Rolling Stone contributing editor Taibbi (Insane Clown President: Dispatches from the 2016 Circus, 2017, etc.) goes behind the scenes of an infamous police killing of an unarmed black man to explore a tragic national phenomenon.
When Eric Garner died on July 17, 2014, on a street in the New York City borough of Staten Island, much of the available information suggested police officers fatally choked him because he was resisting arrest for illegally selling untaxed cigarettes. The coverage also demonized Garner as a physically huge, threatening black man with an extensive criminal history. In the first 100 pages of this searing exposé, the author paints a portrait of Garner as a mostly well-liked street hustler trying to provide for his wife and children, a former talented athlete who eventually weighed more than 350 pounds due to lack of adequate self-care and proper health care. After deeply exploring Garner’s life from a variety of perspectives, Taibbi offers detailed reporting about the out-of-control Staten Island police officers present at the death scene, especially Daniel Pantaleo, an officer prone to excessive force who had already faced at least two civil rights lawsuits. In the second half of the book, the author explores the futile efforts of the Garner family to achieve posthumous justice and also to remove Pantaleo from the NYPD. Taibbi clearly shows how numerous police personnel, as well as the Staten Island district attorney and judge, frustrated the search for truth in every way they could. What emerges from the author’s superb reporting and vivid writing is a tragically revealing look at a broken criminal justice system geared to serve white citizens while often overlooking or ignoring the rights of others. “Garner’s death,” writes Taibbi, “and the great distances that were traveled to protect his killer, now stand as testaments to America’s pathological desire to avoid equal treatment under the law for its black population.”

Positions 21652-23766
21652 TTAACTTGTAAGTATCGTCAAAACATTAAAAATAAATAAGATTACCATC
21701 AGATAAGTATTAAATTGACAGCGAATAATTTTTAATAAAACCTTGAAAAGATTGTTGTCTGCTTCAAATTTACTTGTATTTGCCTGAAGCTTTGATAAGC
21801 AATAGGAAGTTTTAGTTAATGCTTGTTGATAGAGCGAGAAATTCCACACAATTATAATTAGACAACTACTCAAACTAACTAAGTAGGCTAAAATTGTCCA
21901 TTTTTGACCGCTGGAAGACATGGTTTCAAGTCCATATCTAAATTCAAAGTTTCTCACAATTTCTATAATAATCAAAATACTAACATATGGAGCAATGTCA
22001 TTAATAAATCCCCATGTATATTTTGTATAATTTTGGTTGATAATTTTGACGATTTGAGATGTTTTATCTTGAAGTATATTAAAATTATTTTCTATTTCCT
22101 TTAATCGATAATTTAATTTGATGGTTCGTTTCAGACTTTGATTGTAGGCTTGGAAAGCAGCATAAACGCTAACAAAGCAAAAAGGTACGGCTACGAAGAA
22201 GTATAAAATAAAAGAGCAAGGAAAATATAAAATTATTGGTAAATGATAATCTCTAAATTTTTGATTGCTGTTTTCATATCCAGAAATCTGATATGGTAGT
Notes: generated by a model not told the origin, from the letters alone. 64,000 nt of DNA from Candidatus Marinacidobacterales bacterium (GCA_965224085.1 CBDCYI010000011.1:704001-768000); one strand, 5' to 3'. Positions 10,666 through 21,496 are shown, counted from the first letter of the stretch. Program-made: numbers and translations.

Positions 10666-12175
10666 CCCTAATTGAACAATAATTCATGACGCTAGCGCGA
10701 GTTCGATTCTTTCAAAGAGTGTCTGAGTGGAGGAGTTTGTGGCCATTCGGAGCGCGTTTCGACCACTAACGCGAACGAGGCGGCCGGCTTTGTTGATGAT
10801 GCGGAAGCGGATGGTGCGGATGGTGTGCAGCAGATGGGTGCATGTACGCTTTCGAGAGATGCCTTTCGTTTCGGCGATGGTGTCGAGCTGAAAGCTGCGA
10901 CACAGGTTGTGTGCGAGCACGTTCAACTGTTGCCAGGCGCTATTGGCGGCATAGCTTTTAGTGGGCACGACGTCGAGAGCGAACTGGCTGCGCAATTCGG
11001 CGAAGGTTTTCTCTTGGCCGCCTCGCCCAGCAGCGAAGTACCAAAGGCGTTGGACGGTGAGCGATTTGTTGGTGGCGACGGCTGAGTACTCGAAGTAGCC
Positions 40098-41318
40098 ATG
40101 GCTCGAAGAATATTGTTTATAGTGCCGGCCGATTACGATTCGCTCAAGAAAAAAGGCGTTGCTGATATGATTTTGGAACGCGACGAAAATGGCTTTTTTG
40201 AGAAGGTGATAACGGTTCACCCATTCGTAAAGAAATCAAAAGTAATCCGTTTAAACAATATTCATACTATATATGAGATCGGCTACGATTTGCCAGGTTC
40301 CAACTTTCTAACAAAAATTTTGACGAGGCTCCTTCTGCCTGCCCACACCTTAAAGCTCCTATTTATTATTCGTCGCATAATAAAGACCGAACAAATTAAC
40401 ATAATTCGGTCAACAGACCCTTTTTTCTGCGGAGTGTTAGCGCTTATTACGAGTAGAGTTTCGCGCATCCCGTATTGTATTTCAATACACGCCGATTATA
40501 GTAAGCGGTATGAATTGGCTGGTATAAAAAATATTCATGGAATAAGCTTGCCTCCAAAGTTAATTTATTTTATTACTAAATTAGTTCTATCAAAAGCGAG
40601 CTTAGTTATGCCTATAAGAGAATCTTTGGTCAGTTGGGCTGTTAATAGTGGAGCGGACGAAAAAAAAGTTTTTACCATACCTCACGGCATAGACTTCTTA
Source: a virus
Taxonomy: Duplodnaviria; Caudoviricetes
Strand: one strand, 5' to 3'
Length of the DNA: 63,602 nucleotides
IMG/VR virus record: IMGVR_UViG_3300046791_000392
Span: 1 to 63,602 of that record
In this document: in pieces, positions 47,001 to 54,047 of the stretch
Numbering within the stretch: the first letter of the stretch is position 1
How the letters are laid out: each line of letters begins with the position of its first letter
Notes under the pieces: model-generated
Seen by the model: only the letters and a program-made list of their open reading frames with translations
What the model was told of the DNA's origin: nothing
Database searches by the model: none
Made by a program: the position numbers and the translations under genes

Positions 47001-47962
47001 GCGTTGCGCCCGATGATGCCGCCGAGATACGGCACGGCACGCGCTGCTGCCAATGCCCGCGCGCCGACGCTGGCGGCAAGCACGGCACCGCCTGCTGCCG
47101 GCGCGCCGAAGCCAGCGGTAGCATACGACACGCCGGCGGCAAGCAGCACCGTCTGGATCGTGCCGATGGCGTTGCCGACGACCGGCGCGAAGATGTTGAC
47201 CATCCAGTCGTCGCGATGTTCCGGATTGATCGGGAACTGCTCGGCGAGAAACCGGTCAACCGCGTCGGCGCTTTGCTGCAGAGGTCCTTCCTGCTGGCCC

Sure to be a fixture on any reading list or curriculum regarding the woeful state of the American criminal justice system.